Actor Steve Carell and Gov. J.B. Pritzker after the governor’s commencement address 📸 : Northwestern University

‘The Best Way to Spot an Idiot — Look for the Person Who is Cruel’

Our co-founder John Pearson writes a note to our community praising the wise words of Illinois governor J.B. Pritzker, who spoke of evolution and kindness in his commencement address at Northwestern University.


Research shows that more and more Americans are not watching the news, weary of political and racial division, sensational presentation, with networks on both sides of the political fence eager to increase their profit by delivering 24/7 anxiety-inducing dopamine clicks.

So it was at once refreshing and reassuring to last month hear a political figure of good standing speak to our fundamental human values, to our common sense, and to our kindness.

As we are hit daily, left and right, by politicians focussed on their partisan agenda, I’d like to draw your attention to the 43rd Governor of Illinois, Governor J.B. Pritzker, and his 2023 commencement speech to the graduates of Northwestern University. I was engaged and impressed by his words on evolution, kindness, empathy, and compassion – and his astute advice on the best way to spot an idiot. His speech was delivered with a little help from the wisdom of NBC sitcom The Office – with the show’s star Steve Carell in attendance.

“If you want to be successful in this world, you have to develop your own idiot detection system. The best way to spot an idiot — look for the person who is cruel. Let me explain. When we see someone who doesn’t look like us or sound like us, or act like us or love like us or live like us, the first thought that crosses almost everyone’s brain is rooted in either fear or judgement or both. That’s evolution. We survived as a species by being suspicious of things that we aren’t familiar with. In order to be kind we have to shut down that animal instinct and force our brain to travel a different pathway. Empathy and compassion are evolved states of being. They require the mental capacity to step past our most primal urges. This may be a surprising assessment because somewhere along the way, in the last few years, our society has come to believe that weaponized cruelty is part of some well thought out masterplan. Cruelty is seen by some as an adroit cudgel to gain power. Empathy and kindness are considered weak. Many important people look at the vulnerable only as rungs on a ladder to the top. I’m here to tell you that when someone’s path through this world is marked with acts of cruelty, they have failed the first test of an advanced society. They never forced their animal brain to evolve past its first instinct. They never forged new mental pathways to overcome their own instinctual fears and so their thinking and problem solving will lack the imagination and creativity that the kindest people have in spades. Over my many years in politics and business, I have found one thing to be universally true: The kindness person in the room is often the smartest.” — Governor J.B. Pritzker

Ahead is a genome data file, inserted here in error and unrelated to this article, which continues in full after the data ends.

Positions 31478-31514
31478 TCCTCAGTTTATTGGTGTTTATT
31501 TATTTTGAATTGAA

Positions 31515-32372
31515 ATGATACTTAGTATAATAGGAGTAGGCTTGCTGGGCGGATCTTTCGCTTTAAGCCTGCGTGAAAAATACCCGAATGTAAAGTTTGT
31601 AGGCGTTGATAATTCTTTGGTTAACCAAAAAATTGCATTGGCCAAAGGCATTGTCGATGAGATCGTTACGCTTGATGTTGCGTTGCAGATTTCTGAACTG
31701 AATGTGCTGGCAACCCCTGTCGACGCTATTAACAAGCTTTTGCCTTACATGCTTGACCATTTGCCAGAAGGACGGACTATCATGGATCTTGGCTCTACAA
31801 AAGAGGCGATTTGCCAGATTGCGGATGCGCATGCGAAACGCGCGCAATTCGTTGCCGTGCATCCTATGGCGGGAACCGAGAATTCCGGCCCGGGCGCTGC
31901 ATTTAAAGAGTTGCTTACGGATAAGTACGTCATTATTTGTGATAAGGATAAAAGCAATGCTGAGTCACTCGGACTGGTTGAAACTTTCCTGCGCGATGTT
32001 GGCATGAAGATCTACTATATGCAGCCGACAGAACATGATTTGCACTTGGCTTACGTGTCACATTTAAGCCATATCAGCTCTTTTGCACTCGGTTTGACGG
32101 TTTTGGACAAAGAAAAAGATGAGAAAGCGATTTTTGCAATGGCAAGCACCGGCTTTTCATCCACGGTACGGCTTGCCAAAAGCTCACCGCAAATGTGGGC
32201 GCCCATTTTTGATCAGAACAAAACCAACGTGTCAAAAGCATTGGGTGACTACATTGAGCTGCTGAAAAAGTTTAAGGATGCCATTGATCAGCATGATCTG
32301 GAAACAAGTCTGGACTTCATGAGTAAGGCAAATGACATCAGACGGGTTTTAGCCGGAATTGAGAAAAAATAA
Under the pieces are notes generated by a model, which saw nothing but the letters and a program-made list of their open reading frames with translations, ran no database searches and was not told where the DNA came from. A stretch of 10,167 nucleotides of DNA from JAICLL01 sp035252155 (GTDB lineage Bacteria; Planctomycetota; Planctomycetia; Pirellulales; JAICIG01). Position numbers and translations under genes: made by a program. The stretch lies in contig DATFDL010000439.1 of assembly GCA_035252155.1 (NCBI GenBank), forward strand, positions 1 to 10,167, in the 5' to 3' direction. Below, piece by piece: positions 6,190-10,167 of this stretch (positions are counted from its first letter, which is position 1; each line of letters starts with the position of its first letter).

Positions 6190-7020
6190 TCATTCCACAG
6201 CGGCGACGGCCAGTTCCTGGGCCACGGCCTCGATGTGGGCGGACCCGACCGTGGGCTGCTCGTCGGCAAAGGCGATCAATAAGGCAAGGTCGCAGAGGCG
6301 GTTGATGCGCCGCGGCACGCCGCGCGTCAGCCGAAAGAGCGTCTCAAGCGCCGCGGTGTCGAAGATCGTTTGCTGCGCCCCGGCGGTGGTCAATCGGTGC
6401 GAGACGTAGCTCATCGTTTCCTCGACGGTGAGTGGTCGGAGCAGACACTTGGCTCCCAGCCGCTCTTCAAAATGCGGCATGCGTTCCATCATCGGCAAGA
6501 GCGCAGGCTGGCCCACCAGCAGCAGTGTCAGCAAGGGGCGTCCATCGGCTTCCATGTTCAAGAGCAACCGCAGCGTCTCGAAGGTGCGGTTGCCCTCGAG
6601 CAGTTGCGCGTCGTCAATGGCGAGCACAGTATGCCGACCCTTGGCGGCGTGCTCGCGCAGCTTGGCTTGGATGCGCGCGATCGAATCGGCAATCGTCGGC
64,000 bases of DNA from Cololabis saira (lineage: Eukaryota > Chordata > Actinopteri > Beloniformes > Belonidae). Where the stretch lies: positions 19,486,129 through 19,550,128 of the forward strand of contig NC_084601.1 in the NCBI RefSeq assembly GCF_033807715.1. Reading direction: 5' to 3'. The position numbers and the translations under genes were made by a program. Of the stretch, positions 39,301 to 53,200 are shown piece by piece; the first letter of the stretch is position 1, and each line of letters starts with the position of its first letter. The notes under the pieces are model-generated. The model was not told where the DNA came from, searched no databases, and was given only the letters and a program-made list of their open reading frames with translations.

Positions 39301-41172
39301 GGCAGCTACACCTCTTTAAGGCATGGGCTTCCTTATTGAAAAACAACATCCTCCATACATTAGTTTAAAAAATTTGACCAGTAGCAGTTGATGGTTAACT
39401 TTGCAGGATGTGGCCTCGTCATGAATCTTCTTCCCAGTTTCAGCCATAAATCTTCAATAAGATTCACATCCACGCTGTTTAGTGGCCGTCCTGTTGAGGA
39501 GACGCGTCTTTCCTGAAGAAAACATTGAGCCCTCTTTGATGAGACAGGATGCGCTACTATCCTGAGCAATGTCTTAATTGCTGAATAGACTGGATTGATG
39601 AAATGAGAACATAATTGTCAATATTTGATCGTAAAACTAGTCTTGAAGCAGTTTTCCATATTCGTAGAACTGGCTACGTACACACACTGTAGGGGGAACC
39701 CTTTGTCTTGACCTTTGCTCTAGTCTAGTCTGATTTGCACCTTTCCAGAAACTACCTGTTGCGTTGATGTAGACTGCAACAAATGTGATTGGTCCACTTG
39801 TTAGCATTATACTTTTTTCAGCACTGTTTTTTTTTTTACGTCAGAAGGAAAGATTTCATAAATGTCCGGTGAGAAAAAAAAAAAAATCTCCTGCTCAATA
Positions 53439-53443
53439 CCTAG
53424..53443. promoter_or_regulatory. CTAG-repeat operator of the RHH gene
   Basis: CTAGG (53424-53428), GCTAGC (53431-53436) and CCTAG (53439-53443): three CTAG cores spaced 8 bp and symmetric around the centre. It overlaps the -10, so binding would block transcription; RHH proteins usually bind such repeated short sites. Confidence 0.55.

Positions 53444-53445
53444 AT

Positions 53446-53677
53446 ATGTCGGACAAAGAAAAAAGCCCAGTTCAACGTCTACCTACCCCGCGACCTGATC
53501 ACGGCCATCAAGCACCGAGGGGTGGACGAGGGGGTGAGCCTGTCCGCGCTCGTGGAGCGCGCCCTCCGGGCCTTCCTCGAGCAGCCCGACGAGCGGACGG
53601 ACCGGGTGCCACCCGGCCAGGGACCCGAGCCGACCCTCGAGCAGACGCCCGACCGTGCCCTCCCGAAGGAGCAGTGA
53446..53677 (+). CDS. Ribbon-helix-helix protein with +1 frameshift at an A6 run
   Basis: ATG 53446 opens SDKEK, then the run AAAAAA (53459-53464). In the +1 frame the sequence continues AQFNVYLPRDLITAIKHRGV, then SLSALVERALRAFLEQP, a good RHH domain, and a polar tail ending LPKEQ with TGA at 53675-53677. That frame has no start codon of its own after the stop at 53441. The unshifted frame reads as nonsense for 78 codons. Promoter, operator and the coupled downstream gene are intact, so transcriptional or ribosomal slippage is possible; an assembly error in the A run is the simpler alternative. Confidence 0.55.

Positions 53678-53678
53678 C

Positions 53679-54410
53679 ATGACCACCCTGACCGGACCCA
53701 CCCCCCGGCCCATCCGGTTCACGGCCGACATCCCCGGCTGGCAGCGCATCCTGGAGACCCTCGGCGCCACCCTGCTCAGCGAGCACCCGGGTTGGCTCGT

We are all exhausted by a news cycle that does little to celebrate the ever-present continuum of kindness and caring that naturally — and by necessity, perhaps — remains flowing at most levels of society. But I see people exercise these virtues every day. Small gestures of kindness, that can brighten a stranger, a friend, a family member or acquaintances day. Decorous and warm acts of civility can go far, adding much to the fabric of a society that’s fundamental need is to survive, belong and thrive.

These last couple of weeks, I’ve found myself visiting my local gas station, to fill the tank and because they have excellent coffee at half the price of Starbucks. What I’ve observed is the way the Latino workers, each morning, greet one another with good manners, warmth, and a geniality that reminds me of the simple respect and decency that I grew up around during my formative years in a village in Yorkshire, England. It’s a breath of fresh air that I assumed would be abundant in this life, but in recent years seems in limited supply amongst certain sections of society.

So Governor J.B. Pritzker, I’d like to take this opportunity to celebrate you as a great leader; a man of value, principle, and of kindness.

Thank you for the reminder, thank you for the inspiration.

Exercise kindness, I guarantee you’ll feel good!

Love Always,


1 Comment

  1. A very simple and well written truth. The wonderful thing about kindness is that it costs nothing but is immeasurably valuable.

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